The city of Lefkosia (still widely called Nicosia by locals, on signposts and on maps) is by far the largest settlement on Cyprus, though by international standards it is still pretty small, with a total population of little more than 250,000. Until 1974 Nicosia was the capital of the unified island; now the southern half, Lefkosia, forms the capital of the republic while the northern half, known as Lefkoşa is the capital of the Turkish occupied, self-styled TRNC – when the Berlin Wall fell, Nicosia became the last divided capital in the world.
A political and financial centre, not just for the republic and the Eastern Mediterranean, but for the whole of the Middle East, Lefkosia is less dependent on tourism than anywhere else on the island. Yet there is still a great deal to see and do in the southern, republic-controlled half of the city. Within the forbidding Venetian Walls of the old city are the excellent Cyprus Museum, the Leventis City Museum, as well as the Shacolas Tower which offers unparalleled views to the north. You’ll also find some of Cyprus’s best restaurants and its most sophisticated shopping. Much of interest also exists in the newer parts of the city and beyond – especially the Police and Coinage museums and the Cyprus Handicrafts Centre in the suburbs, and the ancient city of Tamassos, a short drive to the south.
While the capital remains divided, the opening of checkpoints between the republic and the occupied north (the most accessible being Ledra Street) enables you to sample two cultures in a single day. The division is still “in your face”, particularly in the derelict areas of the Buffer Zone, and a journey between south and north offers you a real perspective on the Cyprus Problem. For coverage of the Turkish-controlled northern half of the city, as well as other areas of north Cyprus within striking distance of Lefkosia.
Thought to have originated in a small town (Ledra) established by Lefkonas, son of Ptolemy I in 300 BC, Nicosia grew significantly under the Byzantines. Its inland position, protected by the island’s two main mountain ranges, kept it safe from attack from the sea, and well placed for the political and religious administration of the country. The Lusignans fortified the city and it was under them that Nicosia experienced a “golden age” during which numerous palaces, churches and monasteries were built. This has left an impressive, if patchy, legacy of Gothic Crusader remains. Lusignan prosperity, however, ended with a series of attacks – by the Genoese in 1372 and the Mamelukes in 1426, and finally, after the Venetians had hastily thrown up the massive walls you see today, by the Ottomans who sacked the city in 1570. There then followed a period of three centuries when, although the population were better off financially than they had been under the Venetians, the city settled into a kind of quiet decrepitude, interspersed with bouts of extreme violence – in 1764 Turkish riots against rule from Constantinople led to the death of a particularly hated governor; in 1821 the authorities indulged in mass executions of leading Greek citizens to discourage support for the Greek War of Independence.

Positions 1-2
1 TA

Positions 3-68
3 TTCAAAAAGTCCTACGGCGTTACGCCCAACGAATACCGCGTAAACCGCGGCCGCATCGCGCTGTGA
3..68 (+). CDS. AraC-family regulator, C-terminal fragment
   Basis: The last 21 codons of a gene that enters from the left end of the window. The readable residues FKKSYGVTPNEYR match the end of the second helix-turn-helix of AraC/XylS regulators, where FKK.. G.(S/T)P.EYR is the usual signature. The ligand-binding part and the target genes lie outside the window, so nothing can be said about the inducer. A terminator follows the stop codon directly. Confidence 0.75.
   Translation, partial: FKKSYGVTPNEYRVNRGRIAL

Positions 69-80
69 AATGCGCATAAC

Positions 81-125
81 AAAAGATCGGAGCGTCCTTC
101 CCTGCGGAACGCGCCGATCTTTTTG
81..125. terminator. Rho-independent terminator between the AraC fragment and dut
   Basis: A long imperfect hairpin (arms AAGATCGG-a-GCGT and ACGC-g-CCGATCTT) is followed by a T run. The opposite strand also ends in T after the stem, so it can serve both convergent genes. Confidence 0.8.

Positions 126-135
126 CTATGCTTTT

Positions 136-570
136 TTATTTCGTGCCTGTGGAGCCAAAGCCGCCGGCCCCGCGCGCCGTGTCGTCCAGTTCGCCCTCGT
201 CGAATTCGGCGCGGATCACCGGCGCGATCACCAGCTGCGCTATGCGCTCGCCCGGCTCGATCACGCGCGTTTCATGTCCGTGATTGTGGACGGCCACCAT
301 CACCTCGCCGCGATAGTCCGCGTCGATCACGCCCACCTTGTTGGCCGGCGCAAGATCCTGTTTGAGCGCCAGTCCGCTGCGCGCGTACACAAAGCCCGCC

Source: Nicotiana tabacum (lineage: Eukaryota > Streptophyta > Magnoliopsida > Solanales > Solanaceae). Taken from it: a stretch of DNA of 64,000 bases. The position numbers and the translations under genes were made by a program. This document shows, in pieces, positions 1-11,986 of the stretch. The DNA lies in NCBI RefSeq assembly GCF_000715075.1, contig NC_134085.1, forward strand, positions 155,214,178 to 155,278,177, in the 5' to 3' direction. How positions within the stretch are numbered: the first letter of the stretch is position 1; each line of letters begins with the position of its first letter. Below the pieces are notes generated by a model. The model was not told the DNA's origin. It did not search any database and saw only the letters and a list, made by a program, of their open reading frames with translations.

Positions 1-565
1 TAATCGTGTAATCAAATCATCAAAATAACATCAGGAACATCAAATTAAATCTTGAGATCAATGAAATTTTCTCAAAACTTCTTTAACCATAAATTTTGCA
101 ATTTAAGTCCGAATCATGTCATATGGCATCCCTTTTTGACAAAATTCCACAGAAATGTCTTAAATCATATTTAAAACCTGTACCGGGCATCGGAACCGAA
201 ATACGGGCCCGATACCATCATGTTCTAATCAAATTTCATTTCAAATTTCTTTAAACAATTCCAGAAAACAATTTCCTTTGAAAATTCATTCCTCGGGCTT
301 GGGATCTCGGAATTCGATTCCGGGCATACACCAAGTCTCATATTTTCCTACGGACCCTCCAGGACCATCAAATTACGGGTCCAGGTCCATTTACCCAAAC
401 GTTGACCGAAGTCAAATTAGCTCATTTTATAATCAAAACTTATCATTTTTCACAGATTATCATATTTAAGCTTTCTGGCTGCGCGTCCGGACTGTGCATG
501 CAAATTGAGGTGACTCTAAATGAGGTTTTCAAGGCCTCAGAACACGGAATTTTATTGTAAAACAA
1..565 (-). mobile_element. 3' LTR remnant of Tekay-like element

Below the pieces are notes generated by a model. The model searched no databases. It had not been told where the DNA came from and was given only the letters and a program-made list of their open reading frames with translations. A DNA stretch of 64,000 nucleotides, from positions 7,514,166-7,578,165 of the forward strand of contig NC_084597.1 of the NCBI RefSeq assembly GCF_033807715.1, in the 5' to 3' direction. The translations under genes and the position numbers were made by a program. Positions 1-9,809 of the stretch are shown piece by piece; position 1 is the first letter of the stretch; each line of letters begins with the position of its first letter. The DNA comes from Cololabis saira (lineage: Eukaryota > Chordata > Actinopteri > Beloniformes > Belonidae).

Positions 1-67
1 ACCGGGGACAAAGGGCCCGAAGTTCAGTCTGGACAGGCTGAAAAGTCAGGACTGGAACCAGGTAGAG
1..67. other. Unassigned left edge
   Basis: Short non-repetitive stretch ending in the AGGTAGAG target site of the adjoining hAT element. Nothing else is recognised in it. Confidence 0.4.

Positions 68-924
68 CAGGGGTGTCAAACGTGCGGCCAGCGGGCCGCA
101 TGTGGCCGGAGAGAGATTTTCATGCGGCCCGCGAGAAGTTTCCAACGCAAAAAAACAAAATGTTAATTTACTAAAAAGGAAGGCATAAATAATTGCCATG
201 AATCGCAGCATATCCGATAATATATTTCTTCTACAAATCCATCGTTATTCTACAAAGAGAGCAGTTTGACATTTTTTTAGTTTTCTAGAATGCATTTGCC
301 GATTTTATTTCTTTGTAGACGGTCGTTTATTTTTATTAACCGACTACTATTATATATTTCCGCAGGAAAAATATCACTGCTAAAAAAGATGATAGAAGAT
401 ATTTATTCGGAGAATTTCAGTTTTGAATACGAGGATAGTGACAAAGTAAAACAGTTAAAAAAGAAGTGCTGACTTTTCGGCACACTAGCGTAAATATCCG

In 1870 the British took over the island and continued with Lefkosia as capital. It was during their watch that the city finally burst out of the Venetian battlements, especially after World War II when colonial administrative offices moved outside the walls. During the fight for independence the city’s Pancyprian Gymnasium was a hotbed of EOKA involvement and sympathy among teachers and students. While the fight against the British intensified, intercommunal violence built up to such an extent that even before the Turkish invasion of 1974, de facto partition was well under way, with the north of the city becoming mainly Turkish, the south mainly Greek. In 1963 the British bowed to the inevitable and made the division official – a line (in green pencil, hence the name) was drawn on the map of the city, dividing it into Greek and Turkish areas. The 1974 invasion simply confirmed the division and caused an influx of refugees from the north. As a result, there was extensive further development of the area outside the walls to house displaced Greek Cypriots.
Over the years various practical initiatives have tried to cope with the fact that the city is split in half. In 1979 a joint sewerage plan was drawn up, followed in the 1980s by the Lefkosia Master Plan, promoted by both the UN and the EU, under which planners from both sides have started to cooperate on such things as renovating buildings along the Green Line and pedestrianizing streets in the city centre. Much of this is based on the assumption of the eventual reunification of the city; and the opening of the Ledra Street crossing in 2008 has gone at least some way towards achieving this.